Hiking the Inca trail had long been on my bucket list — and I wasn’t getting any younger.
So, for my 49th birthday, I decided to travel to Peru.
I flew in to Lima, en route to Cuzco. Lima is a mixture of ancient and modern cultures. The architecture of the squares and churches is from colonial times with sculpted details displaying artwork that is almost forgotten.
I stayed in Miraflores, a bustling suburb popular with tourists. There seemed to be quite an active amount of elegant casinos and discotheques, but I preferred to check out the art in the local markets and tuck-in early to prepare for the days ahead.
The gastronomy was first-rate, with several styles and flavours, such as Peruvian Creole or Peruvian Chinese. I was surprised to find that there is a large population of Chinese living in Lima and one will see chifas (Chinese restaurants) popping up all over the city. There are also numerous cevicherias (restaurants serving raw seafood marinated in lime juice — ceviche). After only one night I flew out from the smoggy, sunless Peruvian capital, to Cuzco. In contrast to Lima, the sun always shines in the foremost city of the Inca Empire.
Cuzco is still the archaeological capital of the Americas, as well as the continent's oldest continuously inhabited city. Most importantly, it is the gateway to Machu Picchu.
The Inca built massive walls that still line steep, narrow cobblestone streets and form the foundations of modern buildings. I fell in love with this colonial town, spending my first day wandering the nooks and crannies and getting lost in the culture. I came upon a colourful market by the San Pedro train station where I purchased handicrafts at a fraction of the price sold in local shops. I savoured the rich pastries and drank delicious and aromatic coffee while watching the sun spread over Plaza de Armas. I explored the impressive fortress of Saqsaywaman and the imposing relics left by the Incas and Spanish Conquistadors at Qorikancha as well as Cuzco’s oldest church, La Catedral. It is easy to become winded traipsing up and down the narrow streets. At 3,500 metres above sea level, it takes the body a couple of days to acclimatize. I chewed cocoa leaves to help with stamina and energy.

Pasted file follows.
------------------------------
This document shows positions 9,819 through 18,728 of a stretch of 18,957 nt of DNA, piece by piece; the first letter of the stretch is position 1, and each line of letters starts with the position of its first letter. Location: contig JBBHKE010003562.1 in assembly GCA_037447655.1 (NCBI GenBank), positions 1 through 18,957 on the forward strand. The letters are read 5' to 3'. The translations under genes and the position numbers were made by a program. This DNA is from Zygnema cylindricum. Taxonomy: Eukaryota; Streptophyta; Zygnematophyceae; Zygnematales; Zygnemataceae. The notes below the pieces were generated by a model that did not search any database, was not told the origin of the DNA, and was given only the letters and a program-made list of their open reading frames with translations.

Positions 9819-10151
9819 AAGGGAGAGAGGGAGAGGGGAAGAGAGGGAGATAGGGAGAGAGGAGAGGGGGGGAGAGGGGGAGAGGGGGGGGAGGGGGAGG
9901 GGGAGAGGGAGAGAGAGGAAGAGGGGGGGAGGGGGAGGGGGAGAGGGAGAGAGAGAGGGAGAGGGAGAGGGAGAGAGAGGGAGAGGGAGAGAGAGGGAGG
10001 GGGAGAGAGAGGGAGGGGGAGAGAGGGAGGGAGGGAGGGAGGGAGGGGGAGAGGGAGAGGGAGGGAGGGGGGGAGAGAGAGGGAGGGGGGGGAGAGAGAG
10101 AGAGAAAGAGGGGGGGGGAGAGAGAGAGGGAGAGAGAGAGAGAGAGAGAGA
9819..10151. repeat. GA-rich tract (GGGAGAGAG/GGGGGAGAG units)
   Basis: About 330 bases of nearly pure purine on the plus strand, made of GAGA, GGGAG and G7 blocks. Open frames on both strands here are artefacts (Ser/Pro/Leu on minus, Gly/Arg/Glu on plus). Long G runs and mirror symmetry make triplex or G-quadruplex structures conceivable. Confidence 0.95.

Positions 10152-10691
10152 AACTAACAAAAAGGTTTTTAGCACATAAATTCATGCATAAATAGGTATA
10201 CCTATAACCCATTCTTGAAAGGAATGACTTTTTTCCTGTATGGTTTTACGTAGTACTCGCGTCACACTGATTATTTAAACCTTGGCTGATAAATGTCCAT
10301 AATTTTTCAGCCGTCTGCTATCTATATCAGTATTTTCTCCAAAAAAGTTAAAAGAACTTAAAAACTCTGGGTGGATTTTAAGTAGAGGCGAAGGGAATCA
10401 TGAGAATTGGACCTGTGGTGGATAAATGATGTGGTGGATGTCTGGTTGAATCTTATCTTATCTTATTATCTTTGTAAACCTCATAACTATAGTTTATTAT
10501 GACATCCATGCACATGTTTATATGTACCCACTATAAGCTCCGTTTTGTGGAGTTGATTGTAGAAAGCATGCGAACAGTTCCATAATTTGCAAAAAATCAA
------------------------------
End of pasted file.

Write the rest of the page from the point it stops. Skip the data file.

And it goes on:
After two days, my tour along the Inca trail began. I opted for a private tour with a small group of six hikers and three guides. There are 40,000 miles of trails in Peru and our route was on one less travelled. The remote path took us three days to reach the Sacred Valley and the village of Yucay. At the highest peak, I broke away from the group and walked alone with the wind blowing through the trees and condors flying above. The sun-coloured mountains and the meandering Urubamba River are scenes that will be imprinted forever in my memory. It truly felt like I was looking at the world from the heavens.
After a 15-km trek the first day, we set up camp in the shadow of an old Inca retreat as the sun set in the valley facing us. After dinner we zipped up our tents and slept under what seemed to be a billion stars.
In the morning, we rolled out of our frost-covered mummy bags, downed cups of hot coca-tea and started the second day’s trek.
The scenery and flora changed from slate, to moss, then mossy mounds to rock. The only constant was the view from the mountains. It seemed at times that we were alone on top of the world and then we would come upon an adobe hut with llamas and sheep corralled nearby. The indigenous people rarely see visitors on the path and were quite shy and refused to have their pictures taken. They work the land growing potatoes and herd sheep, pigs, llamas and alpacas. They are gentle, spiritual people. My daily fruit and other snacks went to the children I would come upon, barefoot in sub-zero morning temperatures atop the mountains.
In three days we hiked over 70 km. When I finally arrived in the Sacred Valley, a shower was most welcome. The little village of Yucay only has three hotels and a few internet cafes. I had a dinner that evening that was fit for Inca royalty; a true feast after days of camping and fuel needed for Machu Picchu.
The following morning I boarded the train from Ollantaytambo to Agua Calientes, more famously known as Machu Picchu Pueblo.
The town lays deep in the valley below the ancient Inca ruins. The only reason to stay overnight is to catch the first bus at dawn that rides up the mountain to the ancient ruins, avoiding the hordes of day-trippers arriving by train from Cuzco each morning.
As I left at dawn, my nose was pressed to the window trying to catch a glimpse of the lost city. Once at the top, there was still quite a hike to get to the first vantage point.
As the path rose above the final peak, my heart skipped several beats as the first glimpse of Machu Picchi came to view.
Finally I was able view the most beautiful peaks and snap the classic postcard photograph. The site is overwhelming at first, and I found that I had to explore it twice to satisfy my archaeological curiosity. I had waited so long to visit, I didn’t want to miss anything important. If you want to hike up Wayna Picchu, the most famous of short walks around Machu Picchu, you must be in good physical condition and arrive by 6:30 a.m. and stand in line at the entrance. There is a maximum of 300 visitors allowed daily and there is no exception to the rule.
At the end of the day I was tired, but blissfully happy as I sat in a bar sipping pisco sours and recounting the time spent exploring the ancient ruins.
The following morning our group would go their separate ways, with at least 600 pictures and wonderful memories of an amazing adventure vacation.
And another check off my bucket list.